REFLECTION FOR 16th November Thirty-third Sunday (A)

RefReecelections for November are by Archbishop Donald Reece, Archbishop Emeritus of Kingston


 Good business sense requires an inventory to be taken at the end of a particular period in order to take stock of what goods are lacking or what goods are deemed outdated.

Likewise, as we Christians draw close to the end of the liturgical year, it is also good and practical that we, as individuals and as a Church, take stock of what is lacking in our spiritual lives and what needs to be discarded. We are advised to “stay wide awake and sober.” To this end, the liturgy for the Thirty-third Sunday of the year—the penultimate one—carries with it the motif of watchfulness and accountability, which is what Jesus exhorts in the Parable of the Talents. His distribution of talents demands of each one proper stewardship that is usually considered from the perspective of time, talents, and treasures.  The Gospel assigned for this Sunday uses the generic term, talents, as Jesus imparts his teaching to his disciples.

First of all the term “talent” was a weight that was either copper, silver or gold.  But we must not restrict ourselves to thinking solely in terms of monetary values as we learn from this parable. It is commonly believed that the useless servant who refused to be adventurous in doing “business” until his master’s return, refers to the leaders of Israel, namely the Scribes and Pharisees.  Despite the messianic references in the Old Testament, especially in the Prophetic writings, they were unable to move beyond their customary closed minds.

Desire for the status quo blinded the eyes of the Scribes and Pharisees to the Presence of the Messiah in their midst.  There is no adventurous study of the Scriptures in terms of new manifestations of the divine—as can be seen in the case of their explaining to King Herod that the soon—coming King could be amongst them. Although they knew the answer, nevertheless, it was Herod who sent the Magi in search, not the Scribes and Pharisees [cf.Matt. 2:3-8].  What can we learn from this?  If religion, specifically the Christian religion, is to blossom and be more meaningful to us in today’s world, there needs to be constant inquiry and adventure. That is why theologians continuously plumb the depths of Scripture and Tradition  to ascertain the never-ending revelation of God so that we may be better able to know His will and walk in His way.

In this Parable of the Talents, Jesus teaches that every person—no matter the level of intelligence—has gifts that differ, hence the allocation of five, two, and one talents.  We miss the point totally if we concentrate on the “inequality” of distribution. We know that in real life no two persons are equal in terms of gifts. Although each person is equal in the eyes of God in terms of our common humanity, that is, being made in His image and likeness, nevertheless some are gifted in one way, while others are gifted another ways.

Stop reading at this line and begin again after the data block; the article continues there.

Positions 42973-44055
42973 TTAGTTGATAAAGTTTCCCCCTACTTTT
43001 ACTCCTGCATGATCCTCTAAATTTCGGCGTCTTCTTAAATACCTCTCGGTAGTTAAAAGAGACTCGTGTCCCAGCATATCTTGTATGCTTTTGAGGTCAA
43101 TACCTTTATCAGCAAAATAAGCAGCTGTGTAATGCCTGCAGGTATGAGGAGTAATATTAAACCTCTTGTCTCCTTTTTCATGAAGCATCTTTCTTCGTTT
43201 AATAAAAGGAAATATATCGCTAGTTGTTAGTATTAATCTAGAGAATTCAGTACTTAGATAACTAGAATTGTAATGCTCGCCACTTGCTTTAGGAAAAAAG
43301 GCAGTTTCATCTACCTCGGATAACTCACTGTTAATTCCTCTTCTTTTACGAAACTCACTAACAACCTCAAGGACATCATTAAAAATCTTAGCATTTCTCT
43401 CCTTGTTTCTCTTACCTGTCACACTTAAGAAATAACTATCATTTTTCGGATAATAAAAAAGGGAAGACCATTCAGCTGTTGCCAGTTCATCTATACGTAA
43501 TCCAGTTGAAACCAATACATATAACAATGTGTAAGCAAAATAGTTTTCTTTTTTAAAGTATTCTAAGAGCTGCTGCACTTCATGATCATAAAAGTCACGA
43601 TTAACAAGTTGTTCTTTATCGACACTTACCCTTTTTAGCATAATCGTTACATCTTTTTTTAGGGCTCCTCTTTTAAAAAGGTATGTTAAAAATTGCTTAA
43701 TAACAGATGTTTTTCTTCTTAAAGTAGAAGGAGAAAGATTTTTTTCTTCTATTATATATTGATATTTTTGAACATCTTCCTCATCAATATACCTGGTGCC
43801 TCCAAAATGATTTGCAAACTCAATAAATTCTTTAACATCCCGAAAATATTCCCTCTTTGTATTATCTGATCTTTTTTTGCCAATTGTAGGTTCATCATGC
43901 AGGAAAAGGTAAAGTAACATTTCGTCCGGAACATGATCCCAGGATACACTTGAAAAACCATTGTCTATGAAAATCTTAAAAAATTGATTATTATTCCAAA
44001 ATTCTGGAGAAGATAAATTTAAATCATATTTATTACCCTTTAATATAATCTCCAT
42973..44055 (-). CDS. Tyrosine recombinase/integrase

One could say that there is a complementarity of gifts that ought to benefit the common good.  Therefore, our concentration is not so much on the number of talents (gifts) allotted to us, but rather, on how each of us uses the gifts given to us for our own development, for the good of others, and for the glory of God.[cf.Progressio Populorum, #15].

Jesus also teaches that reward for a job well done means that more work is awaiting those who were adventurous and daring in the investment undertaken: “You have been faithful in a few things; I will put you in charge over many things; enter into the joy of your master.”  Clearly, from many instances of life we see this happening all the time; people who are awarded national honours are usually called upon to venture forth into other areas of service. “To whom much is given, much is required!”

In respect of the unjust steward, Jesus cautions against the danger of inactivity or lack of adventure. We often hear: “If you don’t use it, you lose it!” Far better had that servant invested and lost; the master would have understood. Applying this lack of adventure or passion to the spiritual life, this saying also holds true: “It’s better to have loved and lost, than never to have loved at all!”    Could this lackadaisical attitude account for the mediocrity among some Christians who live listless lives because they have no faith in themselves or in their God-given gifts?

Adventure in the faith requires a passion that is fired up with continuous discipline, be it a Bible Animation Course and/or a systematic study of The Catechism of the Catholic Church. Such a regimen would be spiritual inventory befitting the end of this liturgical year.

PRAYER. “Lord, may we always take pride in our Catholic Christian faith. Let your light so guide us that we will develop and use our God-given gifts for the service of others. Amen!”